Today I was free to attend the Knitters’ Guild meeting. I don’t often get to go because of work responsibilities so this was a treat. The advertised program didn’t sound all that exciting but still I wanted to go see some long-time knitting friends.
Well, what do I know about planning an interesting program? Very little it seems. This program turned out to be far more interesting than I expected. The Knitters’ Guild does a lot of knitting for various charities. I thought I knew about most of them since I’m a charter member but I learned about some which were new to me.
Each charity knitting project is headed up by a chair person. Those were the speakers today. They described their particular project, told how long the Guild had been involved (if they knew that) and what kind of donations had been made. Some numbers would just take your breath away. For example, in the last five years, the Guild has donated over 7,000 knit hats to needy children. That does not include the many premature baby hats, newborn hats, or chemo hats that have been knitted.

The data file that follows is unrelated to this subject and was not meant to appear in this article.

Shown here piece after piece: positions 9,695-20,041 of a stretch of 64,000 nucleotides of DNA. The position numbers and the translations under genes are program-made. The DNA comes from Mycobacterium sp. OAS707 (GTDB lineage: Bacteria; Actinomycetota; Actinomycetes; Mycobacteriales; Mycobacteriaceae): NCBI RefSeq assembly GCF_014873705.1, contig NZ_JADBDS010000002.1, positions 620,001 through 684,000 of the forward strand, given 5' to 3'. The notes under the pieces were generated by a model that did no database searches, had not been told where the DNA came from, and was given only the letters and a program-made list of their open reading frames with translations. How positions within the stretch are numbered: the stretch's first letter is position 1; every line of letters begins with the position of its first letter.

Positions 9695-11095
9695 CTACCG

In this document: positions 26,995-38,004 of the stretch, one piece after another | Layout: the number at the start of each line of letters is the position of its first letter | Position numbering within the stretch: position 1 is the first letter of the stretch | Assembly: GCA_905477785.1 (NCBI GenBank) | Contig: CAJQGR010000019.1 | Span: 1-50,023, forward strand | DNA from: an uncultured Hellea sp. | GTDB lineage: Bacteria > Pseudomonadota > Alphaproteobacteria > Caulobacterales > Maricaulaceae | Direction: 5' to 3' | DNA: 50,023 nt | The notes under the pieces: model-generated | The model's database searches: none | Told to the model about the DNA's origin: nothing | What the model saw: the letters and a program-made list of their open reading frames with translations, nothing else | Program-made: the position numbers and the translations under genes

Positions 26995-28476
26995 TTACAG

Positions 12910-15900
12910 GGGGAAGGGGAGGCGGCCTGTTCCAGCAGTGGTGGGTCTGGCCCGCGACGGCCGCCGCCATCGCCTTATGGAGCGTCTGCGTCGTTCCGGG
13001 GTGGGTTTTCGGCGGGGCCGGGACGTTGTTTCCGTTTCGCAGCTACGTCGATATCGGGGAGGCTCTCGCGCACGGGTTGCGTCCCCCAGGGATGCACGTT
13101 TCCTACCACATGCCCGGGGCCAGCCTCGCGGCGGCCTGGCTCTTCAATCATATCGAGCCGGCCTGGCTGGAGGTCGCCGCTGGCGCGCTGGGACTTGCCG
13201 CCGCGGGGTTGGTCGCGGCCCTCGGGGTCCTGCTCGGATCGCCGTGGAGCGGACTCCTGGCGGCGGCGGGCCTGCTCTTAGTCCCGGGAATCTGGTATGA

Other charitable efforts include knitting squares for Warm Up American afghans, lapghans for nursing home residents, red scarves for women who have gone through heart surgery, cage cozies for the Humane Society, booties and layette items for the Board of Religious Organizations, and Project Linus afghans. Some of the projects have an international flavor. Crib covers are sent to Haiti and some items which are knit in wool find their way to the Ukraine.
Another project doesn’t involve the Guild in knitting itself. However, Guild members supply odds and ends of yarn to a program in the local prison. The prisoners who take part in this program use them to make various things. This program is an incentive to change behaviors in the prison as well as teach the prisoners a skill they can use when they leave.
It was good to be reminded of all the opportunities we have to share the fruits of our labors with others.